Friday, May 23, 2008

North valley economy in jeopardy


The Wood River Economic Partnership board of directors includes Troy Ballard, entrepreneur; Doug Brown, Jane's/RSVP; Bob Corker, US Trust/Bank of America; Dick Fosbury, Galena Engineering; Bryan Furlong, First Bank of Idaho; Frank Halverson, Power Engineers; Rick Hickman, Sun Valley Co.; Steve Mills, Webb Landscaping; Eric Newman, entrepreneur; Tom Nickel, Sawtooth Club/Roosevelt Tavern; Eric Seder, Sun Valley Shutters and Shades; and John Sofro, John Alan Partners.

By WOOD RIVER ECONOMIC PARTNERSHIP

The Wood River Economic Partnership is a valley-wide, membership-supported organization that advocates and educates on behalf of the business community with respect to government, economic and civic issues that affect the ability of businesses to flourish in our region. WREP represents member businesses that employ approximately 2,500 local residents and their families.

One of WREP's top five priorities is promoting responsible development of hotels and other amenities to help maintain the "critical mass" of visitor spending and general economic activity needed to sustain the diversity and vibrancy that ultimately determine the quality of life achievable in our area. There are many indications that the sustainability of the north valley economy is in jeopardy:

· We all know of many Ketchum residents who have moved south in recent years or left the valley.

· An increasing proportion of housing in Ketchum and Sun Valley is for absentee homeowners who aren't here for most of the year.

· Retail businesses and restaurants are struggling and many have closed or moved south.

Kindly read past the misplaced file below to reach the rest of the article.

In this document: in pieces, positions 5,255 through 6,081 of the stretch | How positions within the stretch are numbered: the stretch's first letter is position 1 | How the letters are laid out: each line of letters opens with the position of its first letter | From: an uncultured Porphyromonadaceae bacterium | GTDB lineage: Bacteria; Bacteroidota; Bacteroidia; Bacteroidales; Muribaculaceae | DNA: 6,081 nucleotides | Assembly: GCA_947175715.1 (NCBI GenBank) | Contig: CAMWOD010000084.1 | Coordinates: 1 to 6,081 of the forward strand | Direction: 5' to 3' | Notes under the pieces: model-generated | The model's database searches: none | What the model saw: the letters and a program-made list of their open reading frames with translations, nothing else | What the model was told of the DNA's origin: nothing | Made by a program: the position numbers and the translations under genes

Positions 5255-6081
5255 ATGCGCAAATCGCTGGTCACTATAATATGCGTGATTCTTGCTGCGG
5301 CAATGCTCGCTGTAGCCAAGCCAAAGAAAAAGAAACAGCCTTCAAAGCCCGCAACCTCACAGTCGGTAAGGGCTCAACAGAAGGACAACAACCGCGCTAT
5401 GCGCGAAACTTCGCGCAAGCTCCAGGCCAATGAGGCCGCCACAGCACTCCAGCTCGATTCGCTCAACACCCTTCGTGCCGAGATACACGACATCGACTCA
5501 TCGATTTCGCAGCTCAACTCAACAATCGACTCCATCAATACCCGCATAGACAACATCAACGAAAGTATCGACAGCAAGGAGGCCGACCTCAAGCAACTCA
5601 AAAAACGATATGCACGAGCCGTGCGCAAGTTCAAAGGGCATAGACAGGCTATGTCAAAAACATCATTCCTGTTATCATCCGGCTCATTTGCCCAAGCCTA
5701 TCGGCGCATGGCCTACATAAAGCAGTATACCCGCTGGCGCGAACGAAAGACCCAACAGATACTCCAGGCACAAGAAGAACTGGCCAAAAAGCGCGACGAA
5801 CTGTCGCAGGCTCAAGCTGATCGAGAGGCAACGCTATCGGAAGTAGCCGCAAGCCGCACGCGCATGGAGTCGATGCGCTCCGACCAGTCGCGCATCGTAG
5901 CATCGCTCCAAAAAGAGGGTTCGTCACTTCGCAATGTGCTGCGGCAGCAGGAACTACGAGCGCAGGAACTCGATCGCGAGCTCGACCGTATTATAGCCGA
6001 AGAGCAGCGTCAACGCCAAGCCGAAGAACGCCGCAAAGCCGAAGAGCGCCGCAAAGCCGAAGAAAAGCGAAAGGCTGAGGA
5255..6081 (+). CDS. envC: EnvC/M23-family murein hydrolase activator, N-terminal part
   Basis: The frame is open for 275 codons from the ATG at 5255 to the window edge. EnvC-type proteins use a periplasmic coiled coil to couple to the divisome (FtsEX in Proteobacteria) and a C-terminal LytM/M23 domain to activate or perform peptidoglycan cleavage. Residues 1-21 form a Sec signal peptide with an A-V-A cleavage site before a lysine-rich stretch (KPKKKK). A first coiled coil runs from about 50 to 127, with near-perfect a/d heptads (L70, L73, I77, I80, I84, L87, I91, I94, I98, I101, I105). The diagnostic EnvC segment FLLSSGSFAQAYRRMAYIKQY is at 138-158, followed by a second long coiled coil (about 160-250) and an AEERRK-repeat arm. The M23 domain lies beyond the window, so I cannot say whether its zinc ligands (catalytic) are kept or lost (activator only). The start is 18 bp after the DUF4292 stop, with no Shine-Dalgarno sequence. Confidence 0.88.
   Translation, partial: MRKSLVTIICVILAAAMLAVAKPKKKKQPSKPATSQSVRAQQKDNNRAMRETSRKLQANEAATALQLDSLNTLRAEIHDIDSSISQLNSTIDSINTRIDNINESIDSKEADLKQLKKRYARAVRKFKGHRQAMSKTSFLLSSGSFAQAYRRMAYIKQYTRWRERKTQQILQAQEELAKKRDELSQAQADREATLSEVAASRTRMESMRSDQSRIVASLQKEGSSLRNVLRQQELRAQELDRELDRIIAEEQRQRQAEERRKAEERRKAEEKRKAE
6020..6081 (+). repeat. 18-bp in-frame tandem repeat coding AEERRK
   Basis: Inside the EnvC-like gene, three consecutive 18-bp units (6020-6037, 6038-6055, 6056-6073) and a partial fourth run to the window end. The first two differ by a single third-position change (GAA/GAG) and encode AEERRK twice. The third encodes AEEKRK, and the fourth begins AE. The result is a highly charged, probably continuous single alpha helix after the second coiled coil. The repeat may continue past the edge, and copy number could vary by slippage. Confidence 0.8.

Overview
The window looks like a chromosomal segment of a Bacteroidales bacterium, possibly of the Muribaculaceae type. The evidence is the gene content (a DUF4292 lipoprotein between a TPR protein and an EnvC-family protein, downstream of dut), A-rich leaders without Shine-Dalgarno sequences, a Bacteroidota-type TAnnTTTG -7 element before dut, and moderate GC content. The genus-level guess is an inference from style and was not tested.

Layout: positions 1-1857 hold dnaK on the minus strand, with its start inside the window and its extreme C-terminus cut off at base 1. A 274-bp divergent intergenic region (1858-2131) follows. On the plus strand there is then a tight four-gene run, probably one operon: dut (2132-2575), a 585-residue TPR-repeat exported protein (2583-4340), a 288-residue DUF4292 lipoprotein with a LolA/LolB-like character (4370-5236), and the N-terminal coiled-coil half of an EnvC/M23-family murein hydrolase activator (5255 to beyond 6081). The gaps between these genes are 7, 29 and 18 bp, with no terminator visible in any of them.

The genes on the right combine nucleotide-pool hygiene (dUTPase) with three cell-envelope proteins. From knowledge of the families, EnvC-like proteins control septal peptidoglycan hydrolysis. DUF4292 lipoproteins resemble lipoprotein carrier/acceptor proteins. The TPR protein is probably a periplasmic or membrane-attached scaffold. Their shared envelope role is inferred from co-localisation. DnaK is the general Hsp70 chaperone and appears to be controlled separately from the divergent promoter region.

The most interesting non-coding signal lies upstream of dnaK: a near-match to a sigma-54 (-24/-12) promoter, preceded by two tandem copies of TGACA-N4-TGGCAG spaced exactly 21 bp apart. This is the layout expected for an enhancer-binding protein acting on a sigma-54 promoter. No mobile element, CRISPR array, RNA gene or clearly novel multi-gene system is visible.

· Many remaining businesses have cut back hours of operation due to lack of available employees.

We all know that new hotels alone are not a panacea, but we strongly believe they are a critical part of revitalizing a lagging economy and building a sustainable future. With such promising initiatives as Sun Valley Co.'s gondola, symphony pavilion, new golf course, gun range and spa, the planned new facility for the Sun Valley Center for the Arts, the Fourth Street redevelopment, the vitalization of the Ketchum CDC and a possible new nextStage Theatre, there is reason to be hopeful. However, these developments, without parallel development of modern, high-quality hotels will certainly not be enough to provide the boost that our local economy needs.

The three hotel projects currently in various preliminary stages of the approval process will provide for only 286 "hot beds," while we have lost around 500 hotel beds in the north valley in the last few years. Very little of the remaining stock of hotel beds is geared to attracting the type of customer who is typically choosing between the top resorts in the world. We are very impressed with the commitment of the prospective hotel developers to independent international marketing efforts, housing for employees, providing community-use facilities and willingness to take public concerns into account.

As hotel projects are proposed there are always legitimate concerns about design, height, mass and scale. That is inevitable. But there is a larger issue that affects all the stakeholders in the valley: What is going to happen if we don't upgrade our high-end visitor capacity as quickly as possible?

The fact is that we all have a strong self-interest in bringing these projects to our valley. Walk around downtown Ketchum and survey the vacant storefronts and condos. Talk to the merchants about their businesses. Ask your friends what they think about the quality of services and goods offered. The current situation is not good and the trend is toward an even less vital future for our community.

Business is the underlying basis for all of the lifestyle and recreation options that make our area so desirable. If Ketchum/Sun Valley continues to lose its restaurants and bars, grocery stores, drug stores, variety stores, and other goods and services providers necessary to compete with other resorts, we will inevitably slide into the second tier of desirability.

We urge you, our elected and appointed officials, to approve these projects while taking into account the legitimate concerns of all members of our community through the P&Z process. You have our support.




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